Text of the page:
Kate Donavon loves the outdoors, home cooking, O. Henry stories, and many, many other pleasures of life.
Homemade Strawberry Jam Tastes Better
My family has been making this jam for a long time, and it never seems to go out of style. When it was all gone, even though several other varieties of jam and jelly still graced the pantry and refrigerator shelves, my dad would exclaim, "Don't we have any real jam around here?"
My husband is the same way. Recently we used up the last of the homemade jam I had made some time ago, but we still had some sandhill plum jelly (which is supposed to be a real delicacy). He thought we could just use that up first. A few days later, however, he was asking me if we could make some more strawberry jam. It just tastes better!
No Canning Necessary!
This jam is simple to make since it does not require canning. It needs to be stored in the refrigerator or freezer. I usually keep one jar in the fridge and freeze the rest, since we don't use it really fast, but when I was still living with my parents, we kept it all in the fridge, since it went pretty rapidly with seven kids in the house!
- 4 cups strawberries, fresh or frozen (I use a 32-ounce bag of frozen berries)
- 6 cups sugar
- 1 (6-ounce) box or 6 tablespoons pectin
- 1 tablespoon butter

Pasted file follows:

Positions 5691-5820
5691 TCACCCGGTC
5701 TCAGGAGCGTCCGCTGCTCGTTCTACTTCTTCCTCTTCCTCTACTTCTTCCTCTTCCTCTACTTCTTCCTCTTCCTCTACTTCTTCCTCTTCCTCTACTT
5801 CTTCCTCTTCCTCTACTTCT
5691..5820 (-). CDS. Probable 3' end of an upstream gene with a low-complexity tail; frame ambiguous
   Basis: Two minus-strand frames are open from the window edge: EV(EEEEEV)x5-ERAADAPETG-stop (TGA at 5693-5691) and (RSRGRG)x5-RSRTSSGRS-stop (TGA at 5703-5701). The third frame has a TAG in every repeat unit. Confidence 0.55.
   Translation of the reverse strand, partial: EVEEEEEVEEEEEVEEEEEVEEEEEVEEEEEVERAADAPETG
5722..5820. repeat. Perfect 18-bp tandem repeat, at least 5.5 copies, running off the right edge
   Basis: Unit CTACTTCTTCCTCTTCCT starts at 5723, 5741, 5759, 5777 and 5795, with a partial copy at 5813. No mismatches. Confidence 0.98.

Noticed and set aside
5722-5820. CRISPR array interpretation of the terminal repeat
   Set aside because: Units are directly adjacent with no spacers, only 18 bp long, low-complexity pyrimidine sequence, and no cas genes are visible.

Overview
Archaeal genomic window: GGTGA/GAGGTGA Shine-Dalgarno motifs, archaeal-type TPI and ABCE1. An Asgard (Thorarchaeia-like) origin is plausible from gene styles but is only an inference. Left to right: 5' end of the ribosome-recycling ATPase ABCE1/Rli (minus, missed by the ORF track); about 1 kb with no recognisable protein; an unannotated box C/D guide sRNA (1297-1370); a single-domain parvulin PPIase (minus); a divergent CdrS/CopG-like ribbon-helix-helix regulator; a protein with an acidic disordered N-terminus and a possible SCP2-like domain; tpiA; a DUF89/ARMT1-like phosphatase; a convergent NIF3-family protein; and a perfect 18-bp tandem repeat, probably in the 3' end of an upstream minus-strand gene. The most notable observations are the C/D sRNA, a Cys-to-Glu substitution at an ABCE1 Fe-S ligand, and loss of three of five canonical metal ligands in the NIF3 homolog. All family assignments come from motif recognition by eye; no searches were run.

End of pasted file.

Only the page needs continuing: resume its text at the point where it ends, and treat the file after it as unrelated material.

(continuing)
Step 1: Mash the berries to the desired consistency for the jam. I use a pastry blender to chop up my strawberries, but you can use a biscuit cutter or something similar.
Step 2: In a large kettle, combine the strawberries, pectin, and butter. Bring to a boil over medium heat, stirring occasionally.
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Step 3: As soon as the strawberry mixture is boiling, add the sugar all at once, stirring constantly.
Step 4: Stir the mixture well to dissolve all the sugar. Continue to stir constantly as you bring it back to a boil. It takes a while to get the jam to boiling point again, so be patient and resist the urge to crank up the heat. You don't want to scorch this precious jam!
Step 5: When the jam reaches a rolling boil (the bubbling does not stop while you are stirring), set the timer or watch the clock for one minute. Continue to stir the jam briskly. As soon as the minute is up, turn off the heat and remove the jam pot from the burner. If you cook the jam longer than a minute on a rolling boil, it will get too thick and not spread nicely on the bread.
Step 6: Make sure you have clean, pint or half-pint jars or containers ready to fill with the jam. A canning funnel is a big help to keep from making a great sticky mess.
Step 7: Ladle the hot jam into the jars. Make sure the jars are sitting on a heat-proof surface, such as a wooden cutting board. Fill the jars to within about a half inch to an inch of the top.
Step 8: Allow the jam to cool to room temperature before capping and storing. The jam needs to be refrigerated or frozen because you got to skip the canning process! This jam recipe makes about four pints of delicious jam.
Enjoy the Fruits of Your Labor
Be sure to reward yourself with a slice of homemade bread and butter, topped with a thick layer of fresh strawberry jam. Mmmm!